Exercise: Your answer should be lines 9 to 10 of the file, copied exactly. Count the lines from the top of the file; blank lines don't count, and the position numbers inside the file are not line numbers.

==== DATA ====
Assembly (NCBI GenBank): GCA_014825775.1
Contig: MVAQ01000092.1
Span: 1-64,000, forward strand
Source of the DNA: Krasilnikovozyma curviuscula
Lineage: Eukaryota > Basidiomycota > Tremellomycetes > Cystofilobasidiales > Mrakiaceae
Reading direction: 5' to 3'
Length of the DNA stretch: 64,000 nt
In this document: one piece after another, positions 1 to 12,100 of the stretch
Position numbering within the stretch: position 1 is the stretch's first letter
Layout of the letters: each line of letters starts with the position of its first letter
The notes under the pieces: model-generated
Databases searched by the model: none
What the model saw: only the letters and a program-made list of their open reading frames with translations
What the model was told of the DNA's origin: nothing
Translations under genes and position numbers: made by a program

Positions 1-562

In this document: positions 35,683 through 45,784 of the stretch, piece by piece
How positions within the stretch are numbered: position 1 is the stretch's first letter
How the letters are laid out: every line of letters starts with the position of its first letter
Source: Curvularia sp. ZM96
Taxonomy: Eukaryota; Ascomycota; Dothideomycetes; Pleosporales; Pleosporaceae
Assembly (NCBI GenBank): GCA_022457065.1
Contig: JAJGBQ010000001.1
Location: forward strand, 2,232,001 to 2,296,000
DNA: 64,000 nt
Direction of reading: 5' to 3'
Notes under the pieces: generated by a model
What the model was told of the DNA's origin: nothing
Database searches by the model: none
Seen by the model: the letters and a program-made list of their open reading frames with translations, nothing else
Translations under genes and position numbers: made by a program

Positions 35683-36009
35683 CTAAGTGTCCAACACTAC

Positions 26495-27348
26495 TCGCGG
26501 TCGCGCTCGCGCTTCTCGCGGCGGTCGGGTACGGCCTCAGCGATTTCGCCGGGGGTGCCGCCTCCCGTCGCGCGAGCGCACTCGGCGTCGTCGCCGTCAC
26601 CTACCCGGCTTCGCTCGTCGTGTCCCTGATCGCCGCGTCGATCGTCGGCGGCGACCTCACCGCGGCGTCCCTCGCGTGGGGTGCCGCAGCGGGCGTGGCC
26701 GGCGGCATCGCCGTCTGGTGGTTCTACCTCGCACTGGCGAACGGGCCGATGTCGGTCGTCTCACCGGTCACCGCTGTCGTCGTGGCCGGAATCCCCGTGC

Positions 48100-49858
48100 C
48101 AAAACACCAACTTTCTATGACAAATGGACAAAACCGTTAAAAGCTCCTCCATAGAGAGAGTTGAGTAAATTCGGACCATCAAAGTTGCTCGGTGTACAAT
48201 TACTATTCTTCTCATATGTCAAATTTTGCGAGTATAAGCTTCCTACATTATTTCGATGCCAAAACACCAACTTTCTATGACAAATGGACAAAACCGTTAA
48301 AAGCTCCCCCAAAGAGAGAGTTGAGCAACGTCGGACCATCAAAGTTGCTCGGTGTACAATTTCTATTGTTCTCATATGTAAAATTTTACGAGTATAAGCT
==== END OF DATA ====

Position numbering within the stretch: position 1 is the stretch's first letter
Layout of the letters: each line of letters starts with the position of its first letter